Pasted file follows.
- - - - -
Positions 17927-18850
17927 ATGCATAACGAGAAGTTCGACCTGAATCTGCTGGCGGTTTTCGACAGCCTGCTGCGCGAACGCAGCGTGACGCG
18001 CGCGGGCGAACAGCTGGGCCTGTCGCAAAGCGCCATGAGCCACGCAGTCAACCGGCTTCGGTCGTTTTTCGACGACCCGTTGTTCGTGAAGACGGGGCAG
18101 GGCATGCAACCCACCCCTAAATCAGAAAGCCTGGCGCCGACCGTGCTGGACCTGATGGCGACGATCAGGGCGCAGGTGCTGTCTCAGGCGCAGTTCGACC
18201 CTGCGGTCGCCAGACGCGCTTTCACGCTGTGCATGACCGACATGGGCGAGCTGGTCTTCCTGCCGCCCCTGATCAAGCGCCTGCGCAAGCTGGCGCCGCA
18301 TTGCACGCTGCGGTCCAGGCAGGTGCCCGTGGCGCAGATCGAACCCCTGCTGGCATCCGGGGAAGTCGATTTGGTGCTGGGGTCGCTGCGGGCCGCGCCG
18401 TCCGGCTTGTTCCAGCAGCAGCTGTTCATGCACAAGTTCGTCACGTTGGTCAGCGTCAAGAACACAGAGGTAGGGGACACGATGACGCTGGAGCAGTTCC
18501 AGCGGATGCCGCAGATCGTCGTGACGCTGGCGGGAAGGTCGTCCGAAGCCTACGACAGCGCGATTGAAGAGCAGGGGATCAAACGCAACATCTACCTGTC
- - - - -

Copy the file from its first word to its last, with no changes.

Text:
Positions 17927-18850
17927 ATGCATAACGAGAAGTTCGACCTGAATCTGCTGGCGGTTTTCGACAGCCTGCTGCGCGAACGCAGCGTGACGCG
18001 CGCGGGCGAACAGCTGGGCCTGTCGCAAAGCGCCATGAGCCACGCAGTCAACCGGCTTCGGTCGTTTTTCGACGACCCGTTGTTCGTGAAGACGGGGCAG
18101 GGCATGCAACCCACCCCTAAATCAGAAAGCCTGGCGCCGACCGTGCTGGACCTGATGGCGACGATCAGGGCGCAGGTGCTGTCTCAGGCGCAGTTCGACC
18201 CTGCGGTCGCCAGACGCGCTTTCACGCTGTGCATGACCGACATGGGCGAGCTGGTCTTCCTGCCGCCCCTGATCAAGCGCCTGCGCAAGCTGGCGCCGCA
18301 TTGCACGCTGCGGTCCAGGCAGGTGCCCGTGGCGCAGATCGAACCCCTGCTGGCATCCGGGGAAGTCGATTTGGTGCTGGGGTCGCTGCGGGCCGCGCCG
18401 TCCGGCTTGTTCCAGCAGCAGCTGTTCATGCACAAGTTCGTCACGTTGGTCAGCGTCAAGAACACAGAGGTAGGGGACACGATGACGCTGGAGCAGTTCC
18501 AGCGGATGCCGCAGATCGTCGTGACGCTGGCGGGAAGGTCGTCCGAAGCCTACGACAGCGCGATTGAAGAGCAGGGGATCAAACGCAACATCTACCTGTC